Jinnah, on the other hand was a capitalist. He had a certain disdain for the masses, and found his calling as the candidate of the zamindars. The Muslim League was the party of the zamindars, the Talukdars and the Rais. Had Jinnah been honest about the fact that he wanted a non-socialist state, he would not have gotten popular support. Islam was a decoy for continuing with the land-owning status quo. And today, it is this status quo that has come back to bite the state. Any nation that is feudal will go through this churn: It will be replaced by either communism or religion—both promise equality and both follow similar methods of ‘converting’ the disenchanted with promises of a better tomorrow.

The fact remains that the part of Pakistan that India speaks to is the feudal part. These by no stretch of imagination, can be called liberals. They speak English, they appeal to our sense of nostalgia, but they are responsible for a lot of what is wrong with Pakistan. It is a patriarchal feudal state where a few families own the bulk of the land; the rest are dispossessed. Militant Islam is a reaction to this inequity in society.

The other reason which is equally important was the imposition of Urdu as the national language. When a language gets declared as the national language it means that all official business is transacted in that language. The people who speak and write that language as their primary language have an edge over those who don’t. In Pakistan’s case that meant that the Mohajir—the immigrant from India—whose native language was Urdu had an edge over those who spoke Punjabi, Sindhi, Balochi, Pushtu, and Bengali. The national language policy, in fact, had the effect of breaking up Pakistan. It didn’t break up because of religion, but because the Bengali speaking majority of East Pakistan felt disadvantaged when it came to accessing jobs and Urdu speaking West Pakistan didn’t want to share the pie.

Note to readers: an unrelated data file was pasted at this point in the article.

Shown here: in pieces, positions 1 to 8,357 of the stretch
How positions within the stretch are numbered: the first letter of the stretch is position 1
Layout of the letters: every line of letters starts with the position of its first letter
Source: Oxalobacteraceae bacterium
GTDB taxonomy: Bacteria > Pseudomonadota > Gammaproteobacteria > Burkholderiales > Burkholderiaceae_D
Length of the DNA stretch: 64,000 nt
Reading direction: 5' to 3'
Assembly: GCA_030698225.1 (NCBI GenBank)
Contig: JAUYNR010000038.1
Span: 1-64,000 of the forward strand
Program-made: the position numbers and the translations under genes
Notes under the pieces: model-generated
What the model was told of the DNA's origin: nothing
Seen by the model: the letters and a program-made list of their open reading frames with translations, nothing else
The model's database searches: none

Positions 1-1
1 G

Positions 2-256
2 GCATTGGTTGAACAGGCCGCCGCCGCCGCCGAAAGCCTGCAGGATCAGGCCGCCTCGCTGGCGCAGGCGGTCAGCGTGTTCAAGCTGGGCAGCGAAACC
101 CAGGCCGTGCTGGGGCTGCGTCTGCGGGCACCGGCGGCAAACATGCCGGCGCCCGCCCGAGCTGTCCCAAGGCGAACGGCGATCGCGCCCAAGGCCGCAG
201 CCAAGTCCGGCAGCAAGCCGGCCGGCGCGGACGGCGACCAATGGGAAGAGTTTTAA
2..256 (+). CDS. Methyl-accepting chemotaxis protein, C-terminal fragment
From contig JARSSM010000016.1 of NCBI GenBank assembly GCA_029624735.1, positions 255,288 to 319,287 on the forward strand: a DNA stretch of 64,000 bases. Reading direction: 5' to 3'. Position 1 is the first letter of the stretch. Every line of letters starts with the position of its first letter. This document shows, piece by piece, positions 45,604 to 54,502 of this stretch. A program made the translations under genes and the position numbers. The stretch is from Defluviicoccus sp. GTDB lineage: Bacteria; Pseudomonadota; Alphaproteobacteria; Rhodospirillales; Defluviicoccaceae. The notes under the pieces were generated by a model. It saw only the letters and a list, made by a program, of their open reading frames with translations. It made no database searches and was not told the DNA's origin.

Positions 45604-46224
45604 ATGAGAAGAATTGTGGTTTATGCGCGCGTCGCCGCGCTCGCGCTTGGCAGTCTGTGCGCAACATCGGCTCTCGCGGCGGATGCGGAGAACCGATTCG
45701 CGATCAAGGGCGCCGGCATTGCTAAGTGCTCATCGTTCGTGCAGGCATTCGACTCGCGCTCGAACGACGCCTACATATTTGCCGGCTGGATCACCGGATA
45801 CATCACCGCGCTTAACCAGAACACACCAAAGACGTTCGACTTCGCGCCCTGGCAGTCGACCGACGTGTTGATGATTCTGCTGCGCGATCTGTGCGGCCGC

India, on the other hand, went for the compromise. The concept of mother tongue was recognised, Rajya Bhasha was considered the language in which various states carry out their business, protests against a common language were taken into account and the question of having a single common language was left open. If at all of India wants to move to impose a national language, Indonesia might prove the better role model. They chose the language spoken by the fewest number of people and made it the national language. The economic disadvantage of having a national language was, therefore, spread amongst the population.

So, is Pakistan as a nation doomed? It is still not too late, but for that its ruling elite will have to put national interest first. Land reforms will have to happen, education has to be imposed, women have to be given rights, and the rule of law has to be paramount. Too many splintered interests in Pakistan—the land owners, the Army, the secret service, the political class—are looking at their own narrow self interest. In all this, their nation is crumbling.

Historically, the phase after feudalism is industrialisation. Maybe it is time for money to be channelled into Pakistan—not to fight the Taliban or put down their people, but to industrialise, create jobs, create value and create stability.